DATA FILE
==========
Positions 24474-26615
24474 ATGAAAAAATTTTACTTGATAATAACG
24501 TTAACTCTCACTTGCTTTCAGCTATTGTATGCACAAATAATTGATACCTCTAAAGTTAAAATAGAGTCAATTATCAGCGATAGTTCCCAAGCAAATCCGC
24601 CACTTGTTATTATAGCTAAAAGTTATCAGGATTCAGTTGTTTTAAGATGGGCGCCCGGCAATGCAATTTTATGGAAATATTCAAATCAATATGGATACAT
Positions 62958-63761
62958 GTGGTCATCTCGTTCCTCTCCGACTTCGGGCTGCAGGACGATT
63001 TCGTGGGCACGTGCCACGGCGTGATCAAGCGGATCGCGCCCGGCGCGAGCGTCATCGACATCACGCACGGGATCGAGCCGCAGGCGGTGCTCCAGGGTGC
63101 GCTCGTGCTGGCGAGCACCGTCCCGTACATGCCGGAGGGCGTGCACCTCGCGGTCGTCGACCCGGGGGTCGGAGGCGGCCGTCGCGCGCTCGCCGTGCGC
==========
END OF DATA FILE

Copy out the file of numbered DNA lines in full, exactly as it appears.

Positions 24474-26615
24474 ATGAAAAAATTTTACTTGATAATAACG
24501 TTAACTCTCACTTGCTTTCAGCTATTGTATGCACAAATAATTGATACCTCTAAAGTTAAAATAGAGTCAATTATCAGCGATAGTTCCCAAGCAAATCCGC
24601 CACTTGTTATTATAGCTAAAAGTTATCAGGATTCAGTTGTTTTAAGATGGGCGCCCGGCAATGCAATTTTATGGAAATATTCAAATCAATATGGATACAT
Positions 62958-63761
62958 GTGGTCATCTCGTTCCTCTCCGACTTCGGGCTGCAGGACGATT
63001 TCGTGGGCACGTGCCACGGCGTGATCAAGCGGATCGCGCCCGGCGCGAGCGTCATCGACATCACGCACGGGATCGAGCCGCAGGCGGTGCTCCAGGGTGC
63101 GCTCGTGCTGGCGAGCACCGTCCCGTACATGCCGGAGGGCGTGCACCTCGCGGTCGTCGACCCGGGGGTCGGAGGCGGCCGTCGCGCGCTCGCCGTGCGC